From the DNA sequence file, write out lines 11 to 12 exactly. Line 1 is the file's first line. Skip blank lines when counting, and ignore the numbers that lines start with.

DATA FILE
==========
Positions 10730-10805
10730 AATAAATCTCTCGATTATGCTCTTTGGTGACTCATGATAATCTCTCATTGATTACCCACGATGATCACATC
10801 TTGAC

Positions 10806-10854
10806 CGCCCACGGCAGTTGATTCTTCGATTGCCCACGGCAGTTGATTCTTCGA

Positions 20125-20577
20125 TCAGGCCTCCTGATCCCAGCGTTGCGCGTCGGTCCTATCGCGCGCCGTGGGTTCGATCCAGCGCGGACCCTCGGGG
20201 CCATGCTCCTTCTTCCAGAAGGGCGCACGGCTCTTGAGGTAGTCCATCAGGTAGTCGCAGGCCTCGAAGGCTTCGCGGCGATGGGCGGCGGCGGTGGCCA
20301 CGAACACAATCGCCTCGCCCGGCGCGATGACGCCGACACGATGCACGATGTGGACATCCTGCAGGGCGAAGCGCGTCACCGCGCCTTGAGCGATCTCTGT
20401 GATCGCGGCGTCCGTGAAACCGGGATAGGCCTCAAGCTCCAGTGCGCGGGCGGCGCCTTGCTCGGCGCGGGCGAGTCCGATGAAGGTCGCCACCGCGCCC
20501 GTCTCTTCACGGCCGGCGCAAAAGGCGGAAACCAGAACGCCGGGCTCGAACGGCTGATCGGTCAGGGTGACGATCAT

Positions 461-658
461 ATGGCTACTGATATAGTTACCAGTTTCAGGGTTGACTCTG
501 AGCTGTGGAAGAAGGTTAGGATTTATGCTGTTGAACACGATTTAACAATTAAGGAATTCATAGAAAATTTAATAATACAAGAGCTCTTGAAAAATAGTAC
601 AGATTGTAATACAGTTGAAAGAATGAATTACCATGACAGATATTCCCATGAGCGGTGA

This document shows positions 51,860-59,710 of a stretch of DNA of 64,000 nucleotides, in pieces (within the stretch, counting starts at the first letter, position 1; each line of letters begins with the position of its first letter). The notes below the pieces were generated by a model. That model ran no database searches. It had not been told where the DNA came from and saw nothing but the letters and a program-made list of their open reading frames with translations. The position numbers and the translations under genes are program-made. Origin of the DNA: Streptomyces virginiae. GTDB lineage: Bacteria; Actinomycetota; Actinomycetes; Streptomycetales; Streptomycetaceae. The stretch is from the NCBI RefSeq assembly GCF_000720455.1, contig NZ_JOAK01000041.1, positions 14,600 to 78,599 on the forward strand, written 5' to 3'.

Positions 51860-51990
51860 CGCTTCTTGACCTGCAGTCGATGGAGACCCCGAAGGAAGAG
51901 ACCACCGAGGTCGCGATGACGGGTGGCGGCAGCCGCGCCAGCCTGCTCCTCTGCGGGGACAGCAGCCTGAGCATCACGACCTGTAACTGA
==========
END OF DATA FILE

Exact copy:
20501 GTCTCTTCACGGCCGGCGCAAAAGGCGGAAACCAGAACGCCGGGCTCGAACGGCTGATCGGTCAGGGTGACGATCAT

Positions 461-658